Have any legislative or regulatory efforts been undertaken to promote the development of microgrids? What are the most significant legal obstacles to the development of microgrids?
SENER and the CRE acknowledge the benefits that the development of microgrids will bring to small communities and rural areas in the country; however, detailed regulation on this matter is pending. Up to this date, the market rules contemplate a chapter setting general provisions for small systems (which include microgrids), but a manual on this matter is to be released by SENER within the following months.
What additional legal considerations are relevant for distributed generation?
The participation of distributed generators in the WEM will be subject to the reduction of the net demand of load serving entities, and therefore, to the obligations assumed by such entities. In this case, the consideration that distributed generators will be entitled to receive will depend on the status of the entity that acquires the relevant power as follows: if the energy is acquired by basic suppliers, such buyers shall pay a market value consideration determined by the CRE; on the other hand, if qualified suppliers acquire energy from distributed generators, the price of such transactions may be freely agreed among the parties thereto.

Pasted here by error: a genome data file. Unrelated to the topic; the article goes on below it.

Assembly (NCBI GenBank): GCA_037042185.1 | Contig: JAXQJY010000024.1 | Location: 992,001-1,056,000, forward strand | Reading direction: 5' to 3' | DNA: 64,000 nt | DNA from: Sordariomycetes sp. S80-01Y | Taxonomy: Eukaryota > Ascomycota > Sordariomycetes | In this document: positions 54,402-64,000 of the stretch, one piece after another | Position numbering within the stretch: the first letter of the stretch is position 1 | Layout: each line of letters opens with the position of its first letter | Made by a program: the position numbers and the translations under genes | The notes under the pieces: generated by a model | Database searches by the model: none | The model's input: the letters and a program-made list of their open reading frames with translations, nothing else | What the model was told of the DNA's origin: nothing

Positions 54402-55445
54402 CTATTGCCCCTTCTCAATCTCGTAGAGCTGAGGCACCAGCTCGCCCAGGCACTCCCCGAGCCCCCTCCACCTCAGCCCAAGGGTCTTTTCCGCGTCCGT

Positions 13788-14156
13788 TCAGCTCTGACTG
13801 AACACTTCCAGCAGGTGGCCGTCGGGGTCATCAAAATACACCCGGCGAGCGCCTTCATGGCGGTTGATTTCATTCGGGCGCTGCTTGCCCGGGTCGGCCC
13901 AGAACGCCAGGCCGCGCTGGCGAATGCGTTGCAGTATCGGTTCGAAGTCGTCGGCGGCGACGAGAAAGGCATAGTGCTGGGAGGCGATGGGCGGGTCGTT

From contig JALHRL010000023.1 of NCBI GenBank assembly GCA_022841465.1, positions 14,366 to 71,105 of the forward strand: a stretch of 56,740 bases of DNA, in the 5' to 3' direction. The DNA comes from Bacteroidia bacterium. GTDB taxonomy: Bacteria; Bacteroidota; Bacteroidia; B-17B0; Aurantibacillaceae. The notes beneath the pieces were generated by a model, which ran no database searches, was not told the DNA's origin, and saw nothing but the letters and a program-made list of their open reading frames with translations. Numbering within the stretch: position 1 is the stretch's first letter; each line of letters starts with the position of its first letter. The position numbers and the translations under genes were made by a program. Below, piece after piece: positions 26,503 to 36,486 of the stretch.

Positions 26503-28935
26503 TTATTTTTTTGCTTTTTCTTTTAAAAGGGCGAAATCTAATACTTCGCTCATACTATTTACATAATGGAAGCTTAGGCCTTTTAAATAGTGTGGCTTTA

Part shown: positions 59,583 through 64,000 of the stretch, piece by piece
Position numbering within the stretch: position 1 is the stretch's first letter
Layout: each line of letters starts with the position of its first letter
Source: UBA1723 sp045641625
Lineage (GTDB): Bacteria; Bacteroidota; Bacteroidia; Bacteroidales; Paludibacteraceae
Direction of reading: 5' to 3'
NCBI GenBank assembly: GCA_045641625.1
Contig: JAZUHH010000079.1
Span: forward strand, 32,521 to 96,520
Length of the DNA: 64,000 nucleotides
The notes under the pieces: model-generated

What storage technologies are used and what legal framework is generally applicable to them?
To date, only batteries are used in Mexico to store energy. The existing storage equipment is mainly installed in rooftops. However, there are no significant projects.
Are there any significant hurdles to the development of energy storage projects?
The market guidelines include limited provisions applicable to energy storage. In fact, such provisions are limited to references to ‘energy storage equipment’ and are silent with respect to other types of technologies, such as ice or molten salt energy storage, hydrogen storage, thermal energy storage, among others.
The Energy Transition Strategy to Promote the Use of Clean Technologies and Fuels provides, as part of the government’s strategies, the creation of a group of entities supporting the development of new storage technologies.
May foreign investors invest in renewable energy projects? Are there restrictions on foreign ownership relevant to renewable energy projects?
There are no foreign investment or ownership restrictions applicable to renewable energy projects.
What restrictions are in place with respect to the import of foreign manufactured equipment?